When it comes to getting sober, I will be the first to admit, I was hoping it was an immediate fix and for awhile I let my imagination get the best of me, so I could keep on believing just that. However, this is the farthest thing from the truth. Getting sober means work.
As the holidays roll around again this year, many in recovery may find themselves awkwardly fumbling around the kitchen feeling out of place. Either from not being there for past years or not recalling their past behavior at the dining room table.
Most of the articles I have read on this blog are the student’s experience as an addict. Their perspective is from that of someone coming out of addiction through Narconon. When you read their posts you can see the tremendous relief in their articles and blog posts…
It was late one afternoon as my mother and I sat out back and enjoyed some sunshine and a chat about how all of my friends were doing. Unfortunately, many of the people I had called my friends for years weren’t doing so well though.
Growing up, I always thought I had a pretty normal life and that it would stay that way, but boy was I wrong. Sure, I had a good upbringing. My parents sent me to private school, I attended church, was a Girl Scout, played loads of sports and always received excellent grades academically.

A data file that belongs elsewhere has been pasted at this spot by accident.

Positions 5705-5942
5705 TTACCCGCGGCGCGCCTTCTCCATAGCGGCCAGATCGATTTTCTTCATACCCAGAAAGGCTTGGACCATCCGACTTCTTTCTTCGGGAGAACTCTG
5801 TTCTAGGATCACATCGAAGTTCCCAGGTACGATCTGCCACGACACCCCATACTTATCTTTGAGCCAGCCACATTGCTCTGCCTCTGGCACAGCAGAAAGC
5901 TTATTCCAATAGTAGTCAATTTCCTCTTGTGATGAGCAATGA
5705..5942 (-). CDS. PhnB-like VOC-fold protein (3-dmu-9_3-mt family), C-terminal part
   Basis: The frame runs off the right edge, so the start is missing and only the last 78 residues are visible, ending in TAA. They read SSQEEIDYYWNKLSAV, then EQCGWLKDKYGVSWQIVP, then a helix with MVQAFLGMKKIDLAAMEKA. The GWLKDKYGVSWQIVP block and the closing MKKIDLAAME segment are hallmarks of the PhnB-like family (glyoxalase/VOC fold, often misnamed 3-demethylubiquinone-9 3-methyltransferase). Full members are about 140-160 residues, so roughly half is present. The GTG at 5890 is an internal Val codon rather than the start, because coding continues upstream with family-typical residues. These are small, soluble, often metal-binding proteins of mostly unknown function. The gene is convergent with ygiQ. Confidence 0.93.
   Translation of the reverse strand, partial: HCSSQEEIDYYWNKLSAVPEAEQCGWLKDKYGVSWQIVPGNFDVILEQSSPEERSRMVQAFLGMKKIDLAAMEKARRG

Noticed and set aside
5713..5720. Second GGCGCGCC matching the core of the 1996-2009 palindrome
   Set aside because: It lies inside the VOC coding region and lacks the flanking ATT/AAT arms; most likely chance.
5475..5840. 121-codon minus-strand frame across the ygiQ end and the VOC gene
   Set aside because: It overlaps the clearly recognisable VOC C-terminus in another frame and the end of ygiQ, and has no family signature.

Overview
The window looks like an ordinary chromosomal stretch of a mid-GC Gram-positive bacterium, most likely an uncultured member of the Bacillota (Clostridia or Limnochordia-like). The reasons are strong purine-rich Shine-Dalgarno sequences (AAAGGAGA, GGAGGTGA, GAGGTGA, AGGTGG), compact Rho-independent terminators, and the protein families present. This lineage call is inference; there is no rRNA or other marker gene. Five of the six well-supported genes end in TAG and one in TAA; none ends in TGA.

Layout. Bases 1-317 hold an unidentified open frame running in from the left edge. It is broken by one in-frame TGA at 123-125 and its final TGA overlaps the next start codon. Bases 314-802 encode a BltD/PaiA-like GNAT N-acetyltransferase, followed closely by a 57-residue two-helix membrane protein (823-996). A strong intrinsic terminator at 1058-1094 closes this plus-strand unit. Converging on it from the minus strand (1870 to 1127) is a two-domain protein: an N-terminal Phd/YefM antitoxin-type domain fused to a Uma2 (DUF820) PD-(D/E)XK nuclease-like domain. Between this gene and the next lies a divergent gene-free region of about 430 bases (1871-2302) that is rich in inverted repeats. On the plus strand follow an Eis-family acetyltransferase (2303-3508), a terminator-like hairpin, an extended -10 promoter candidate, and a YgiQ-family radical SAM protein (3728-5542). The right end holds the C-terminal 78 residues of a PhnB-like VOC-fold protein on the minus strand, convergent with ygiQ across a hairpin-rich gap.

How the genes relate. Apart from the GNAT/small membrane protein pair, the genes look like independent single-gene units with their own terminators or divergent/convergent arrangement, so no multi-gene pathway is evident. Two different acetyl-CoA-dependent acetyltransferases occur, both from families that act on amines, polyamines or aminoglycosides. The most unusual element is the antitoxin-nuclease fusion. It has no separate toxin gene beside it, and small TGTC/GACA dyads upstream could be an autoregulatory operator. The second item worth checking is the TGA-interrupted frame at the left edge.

Drug addiction is a disaster for everyone involved. It consumes not only those who are using drugs or alcohol, but also their loved ones. Where do you draw the line?
When an individual who is suffering from drug addiction decides to reach out for help, there really must be no delay in receiving it. Addicts are often very well aware that they have a problem and that it is adversely affecting their health, relationships, and life.
It is an unfortunate fact that drug abuse and addiction problems affect individuals in every state across the country, costing our nation roughly seven hundred billion dollars annually in lost work productivity, health care, and crime.
Drug use often begins casually, as a way for the individual to deal with some difficult or challenging aspect of their life. At the beginning, the individual may be entirely convinced that not only is their drug use harmless, it is completely within their control.
Making the right choices determines your whole future. This is what a student has to say about the Personal Values course…